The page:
How I Learned to Love Geography

Written from Gjaid Alm, Austria

I rather hated geography in school.

Memorizing lists upon lists of countries (despite my love for lists) seemed a tedious and reward-less task. Why do I need to know where Slovakia is (no offense to any Slovakians reading this)? With no motivation to give me a swift kick in the rear, all I was left with was a map and a boring evening ahead.

Planning for this trip (read about my backpacking adventures in Europe) changed everything for me. Suddenly, I had a hunger for geography! It wasn't immediate, I'll admit. But as I began researching interesting places to go, I realized what a neat planet we live on! Hours and hours were spent devouring travel blogs, Google Maps and "Top 10 Things to do in..." lists. I was addicted to geography and I had no idea how I got there.

Pages upon pages of raw knowledge, without application, lacks the key which unlocks its intrinsic virtue. The practical use of knowledge transforms simple facts into a vehicle for living in a way in which we were previously unaware. As soon as I figured out how knowing the distance between Vienna, Italy and Brienz, Switzerland could help me plan my adventures, I came to value the seemingly random piece of knowledge (it's 507 km in case you were wondering).

So what, then? Should we reject such institutions as the traditional education system in order to fully embrace this personal pursuit of knowledge by way of application? How silly! We have a system that has been built up over centuries that is dedicated to helping us learn. To trek off on our own would be limiting in its very nature because we don't all  have a natural hunger for arithmetic or biology. Waiting around until we desperately need a piece of knowledge before learning it would be a colossal waste of time.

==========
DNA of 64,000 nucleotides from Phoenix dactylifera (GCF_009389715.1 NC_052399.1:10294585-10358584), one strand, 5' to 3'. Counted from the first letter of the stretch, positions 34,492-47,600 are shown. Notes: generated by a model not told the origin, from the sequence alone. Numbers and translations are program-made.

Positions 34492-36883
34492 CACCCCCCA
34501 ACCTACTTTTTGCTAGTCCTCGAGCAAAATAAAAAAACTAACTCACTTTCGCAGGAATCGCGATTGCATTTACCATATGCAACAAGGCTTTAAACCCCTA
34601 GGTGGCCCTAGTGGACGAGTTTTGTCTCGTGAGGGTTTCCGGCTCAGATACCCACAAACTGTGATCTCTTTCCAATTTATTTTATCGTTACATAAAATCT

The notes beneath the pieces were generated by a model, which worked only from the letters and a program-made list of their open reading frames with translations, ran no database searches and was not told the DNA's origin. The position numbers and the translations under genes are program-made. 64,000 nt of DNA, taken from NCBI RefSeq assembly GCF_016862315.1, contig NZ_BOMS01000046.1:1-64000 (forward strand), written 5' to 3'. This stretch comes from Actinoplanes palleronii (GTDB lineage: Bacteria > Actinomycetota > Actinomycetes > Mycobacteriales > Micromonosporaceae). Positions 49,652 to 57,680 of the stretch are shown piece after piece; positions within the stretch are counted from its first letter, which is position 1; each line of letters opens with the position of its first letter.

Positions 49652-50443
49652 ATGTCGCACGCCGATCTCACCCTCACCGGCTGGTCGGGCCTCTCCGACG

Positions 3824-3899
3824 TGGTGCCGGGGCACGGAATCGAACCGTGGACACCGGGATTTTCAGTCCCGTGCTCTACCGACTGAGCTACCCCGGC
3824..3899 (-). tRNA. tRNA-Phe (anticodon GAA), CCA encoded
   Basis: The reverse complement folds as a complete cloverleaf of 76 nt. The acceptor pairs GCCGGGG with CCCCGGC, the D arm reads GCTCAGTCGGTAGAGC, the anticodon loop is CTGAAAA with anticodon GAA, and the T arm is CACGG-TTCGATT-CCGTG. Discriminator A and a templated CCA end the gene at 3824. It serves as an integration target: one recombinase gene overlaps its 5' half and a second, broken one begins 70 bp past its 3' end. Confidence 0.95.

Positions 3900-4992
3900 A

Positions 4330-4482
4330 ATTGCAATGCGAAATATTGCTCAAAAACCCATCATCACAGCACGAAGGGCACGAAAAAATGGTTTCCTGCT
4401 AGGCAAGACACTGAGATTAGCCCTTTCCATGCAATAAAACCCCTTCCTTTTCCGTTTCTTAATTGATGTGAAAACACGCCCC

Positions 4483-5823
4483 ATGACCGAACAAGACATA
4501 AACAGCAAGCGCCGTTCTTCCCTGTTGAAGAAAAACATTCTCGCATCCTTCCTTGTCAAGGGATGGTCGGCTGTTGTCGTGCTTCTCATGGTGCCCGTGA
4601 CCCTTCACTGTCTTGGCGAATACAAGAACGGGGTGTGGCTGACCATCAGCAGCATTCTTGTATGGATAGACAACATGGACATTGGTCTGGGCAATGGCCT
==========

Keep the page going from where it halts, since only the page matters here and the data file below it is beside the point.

So I began thinking, was there a way to replicate this desire for geography that I had stumbled upon inside of a classroom setting? Perhaps...

Imagine with me:

You walk into world geography on the first day of class and take your seat on the back row behind the biggest guy you can find. Might as well try to catch a few winks if you have to be in there anyway, right? As you plunk your backpack down, you notice a stack of bills lying on your desk. Sadly, it's monopoly money, but your interest is piqued! The professor pulls one of those gigantic world maps down from the little projector screen things in front of the chalkboard and you can hear an audible groan escape from your fellow classmates.

You have $5,000 and four weeks. You must visit at least five countries, at least ten cities, at least two different forms of government, on at least two continents. You must take at least three modes of transportation, use at least three different currencies, speak at least two different languages and have at least one culturally-specific experience in each country you visit. Put together a scrap book of every detail of your trip - get as creative as you like - and at the end of the semester, whoever has the most unique and well-planned trip scrapbook will get to go on that adventure, all-expenses paid by the school. Even if your trip does not get chosen, those of you who complete your scrapbook according to the specifications I just mentioned will get an A. Throughout the semester I will be helping you discover the world, but don’t stop there; I would encourage you to do your own research as well. There are places in your world that will blow your mind. Class dismissed.